Visitors to the 2013 Florida State Taxidermy Association’s convention last month voted local taxidermist Casey Davis’ replica fish the best in the state.
Mr. Davis, 31, though relatively new to the profession, also took second place for his white-tailed deer entry. He’s been honing his craft for just three years now, learning from other taxidermists in the region and on his own at his workshop on CR 125 N. in Glen St. Mary.
Winning the “McKenzie Taxidermy Supply Taxidermist’s Choice — Best Fish Award” at the Ocala convention was a bit awkward for the unassuming artist.
But garnering the most votes from his fellow taxidermists for an air-brushed and hand painted speckled perch, a freshwater fish commonly called crappie, was an honor nonetheless.
“I knew I had to bring something a little bit different to the table this year,” he said of the entry. “A lot of taxidermists will go to the competition with a large-mouth bass or a blue gill or a salmon. I wanted to take a fish like this speckled perch that’s hard to paint.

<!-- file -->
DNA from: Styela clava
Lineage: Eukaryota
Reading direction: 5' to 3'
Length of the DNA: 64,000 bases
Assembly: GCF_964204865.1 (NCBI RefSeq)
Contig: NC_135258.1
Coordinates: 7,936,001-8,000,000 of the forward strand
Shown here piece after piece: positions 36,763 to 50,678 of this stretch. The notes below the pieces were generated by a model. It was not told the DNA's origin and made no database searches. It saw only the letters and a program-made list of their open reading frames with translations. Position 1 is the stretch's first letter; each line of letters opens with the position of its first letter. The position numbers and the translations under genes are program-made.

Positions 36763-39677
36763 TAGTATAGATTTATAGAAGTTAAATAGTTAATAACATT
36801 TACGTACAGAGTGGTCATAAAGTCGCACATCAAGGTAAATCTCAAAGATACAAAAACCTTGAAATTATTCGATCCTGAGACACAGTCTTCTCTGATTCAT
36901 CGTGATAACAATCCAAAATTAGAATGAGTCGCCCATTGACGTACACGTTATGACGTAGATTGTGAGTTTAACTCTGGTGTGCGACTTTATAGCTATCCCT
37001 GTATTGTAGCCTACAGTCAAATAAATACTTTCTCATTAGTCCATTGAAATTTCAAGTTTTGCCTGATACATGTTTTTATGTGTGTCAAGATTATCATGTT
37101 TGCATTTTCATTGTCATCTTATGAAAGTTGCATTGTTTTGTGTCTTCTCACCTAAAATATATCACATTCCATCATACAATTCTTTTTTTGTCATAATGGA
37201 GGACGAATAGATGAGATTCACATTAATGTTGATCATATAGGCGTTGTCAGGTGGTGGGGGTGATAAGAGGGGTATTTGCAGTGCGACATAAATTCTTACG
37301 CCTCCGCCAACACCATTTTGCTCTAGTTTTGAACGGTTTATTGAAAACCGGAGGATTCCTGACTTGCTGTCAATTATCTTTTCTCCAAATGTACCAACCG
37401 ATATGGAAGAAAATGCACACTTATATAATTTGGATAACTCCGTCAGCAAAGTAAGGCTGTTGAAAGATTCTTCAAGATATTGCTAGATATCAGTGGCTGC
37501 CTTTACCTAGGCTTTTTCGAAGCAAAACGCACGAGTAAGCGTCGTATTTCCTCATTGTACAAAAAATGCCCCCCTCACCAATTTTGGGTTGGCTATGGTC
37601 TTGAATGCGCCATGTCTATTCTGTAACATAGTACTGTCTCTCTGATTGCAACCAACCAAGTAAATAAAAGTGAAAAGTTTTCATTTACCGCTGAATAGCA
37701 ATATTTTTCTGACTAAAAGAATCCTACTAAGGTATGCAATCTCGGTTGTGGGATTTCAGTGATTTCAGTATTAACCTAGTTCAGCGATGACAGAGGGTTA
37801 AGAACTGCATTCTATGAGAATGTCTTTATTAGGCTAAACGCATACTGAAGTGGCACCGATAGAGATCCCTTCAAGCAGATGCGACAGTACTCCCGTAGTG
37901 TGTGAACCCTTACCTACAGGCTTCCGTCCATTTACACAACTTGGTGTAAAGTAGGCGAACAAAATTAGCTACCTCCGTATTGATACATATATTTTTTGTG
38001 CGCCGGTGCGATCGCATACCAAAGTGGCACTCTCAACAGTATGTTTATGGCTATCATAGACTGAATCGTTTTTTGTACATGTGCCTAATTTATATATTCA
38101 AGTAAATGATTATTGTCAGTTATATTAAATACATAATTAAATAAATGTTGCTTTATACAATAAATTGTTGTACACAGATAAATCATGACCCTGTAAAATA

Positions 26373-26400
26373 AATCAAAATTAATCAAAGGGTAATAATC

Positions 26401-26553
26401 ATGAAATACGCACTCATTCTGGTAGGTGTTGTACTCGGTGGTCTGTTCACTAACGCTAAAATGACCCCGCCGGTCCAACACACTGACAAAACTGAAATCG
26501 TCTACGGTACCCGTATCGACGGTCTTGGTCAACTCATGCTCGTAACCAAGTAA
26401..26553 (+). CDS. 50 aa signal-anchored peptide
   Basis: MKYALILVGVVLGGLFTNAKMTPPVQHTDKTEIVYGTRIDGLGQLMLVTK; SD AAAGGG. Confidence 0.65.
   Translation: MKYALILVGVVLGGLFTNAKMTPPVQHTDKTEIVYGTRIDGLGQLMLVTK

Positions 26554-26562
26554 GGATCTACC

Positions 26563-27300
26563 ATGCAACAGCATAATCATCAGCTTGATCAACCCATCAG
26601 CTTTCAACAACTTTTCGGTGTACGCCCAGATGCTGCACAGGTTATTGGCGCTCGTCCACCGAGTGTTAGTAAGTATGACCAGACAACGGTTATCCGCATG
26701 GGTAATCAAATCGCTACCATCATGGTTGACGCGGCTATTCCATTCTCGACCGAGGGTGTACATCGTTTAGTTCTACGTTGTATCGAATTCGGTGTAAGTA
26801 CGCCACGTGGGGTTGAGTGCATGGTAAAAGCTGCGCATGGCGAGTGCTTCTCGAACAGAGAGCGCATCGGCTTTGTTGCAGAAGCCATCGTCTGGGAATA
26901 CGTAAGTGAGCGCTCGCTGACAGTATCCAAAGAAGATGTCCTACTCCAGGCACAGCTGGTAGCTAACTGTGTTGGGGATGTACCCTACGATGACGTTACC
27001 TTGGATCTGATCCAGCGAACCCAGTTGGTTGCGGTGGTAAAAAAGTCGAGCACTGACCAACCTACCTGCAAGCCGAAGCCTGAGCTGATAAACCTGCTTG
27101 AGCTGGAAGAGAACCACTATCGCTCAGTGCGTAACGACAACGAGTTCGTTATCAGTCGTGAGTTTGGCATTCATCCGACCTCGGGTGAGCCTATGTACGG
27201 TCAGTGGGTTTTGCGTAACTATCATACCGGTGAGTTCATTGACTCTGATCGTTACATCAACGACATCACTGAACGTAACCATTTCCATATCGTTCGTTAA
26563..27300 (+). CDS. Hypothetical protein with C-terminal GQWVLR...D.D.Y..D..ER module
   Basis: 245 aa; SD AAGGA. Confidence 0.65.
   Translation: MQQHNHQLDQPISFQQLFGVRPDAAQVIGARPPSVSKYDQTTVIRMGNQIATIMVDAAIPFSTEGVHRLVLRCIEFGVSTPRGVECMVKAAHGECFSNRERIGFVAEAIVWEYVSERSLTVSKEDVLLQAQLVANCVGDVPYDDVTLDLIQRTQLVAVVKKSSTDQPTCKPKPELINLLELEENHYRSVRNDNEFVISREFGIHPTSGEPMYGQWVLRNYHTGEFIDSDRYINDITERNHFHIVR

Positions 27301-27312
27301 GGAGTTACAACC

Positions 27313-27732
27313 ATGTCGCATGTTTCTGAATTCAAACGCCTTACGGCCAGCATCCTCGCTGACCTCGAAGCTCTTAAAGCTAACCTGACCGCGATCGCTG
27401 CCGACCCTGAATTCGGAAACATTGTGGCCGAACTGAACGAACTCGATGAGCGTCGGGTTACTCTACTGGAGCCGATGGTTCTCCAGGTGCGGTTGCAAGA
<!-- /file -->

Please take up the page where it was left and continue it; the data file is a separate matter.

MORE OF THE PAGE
“It takes about six hours to paint one properly. Instead of three color patterns, I used ten and three different paints. Combined they gave me great depth. It worked out well. I got first place … I believe it was primarily because they could see my detail; it was not done with a stencil pattern. It was hand drawn.”
He took home four other awards from the convention and his apprentice, Scott Lightsey, earned a second-place ribbon in the amateur division plus three other awards.
Mr. Davis, a Macclenny native, graduated from Baker County High School in 2000 before spending two years on a mission trip in Nevada. Next he earned an associate degree from FCCJ and a bachelor’s in business administration from the University of Phoenix.
Mr. Davis is an avid hunter and angler and got his first lessons in taxidermy from his father, who worked in the craft as well. He considers taxidermy an art form and takes pride in making lifeless animals appear as vibrant and anatomically accurate as the real thing.
“It’s no different than painting a canvass and hanging it on the wall,” said Mr. Davis.
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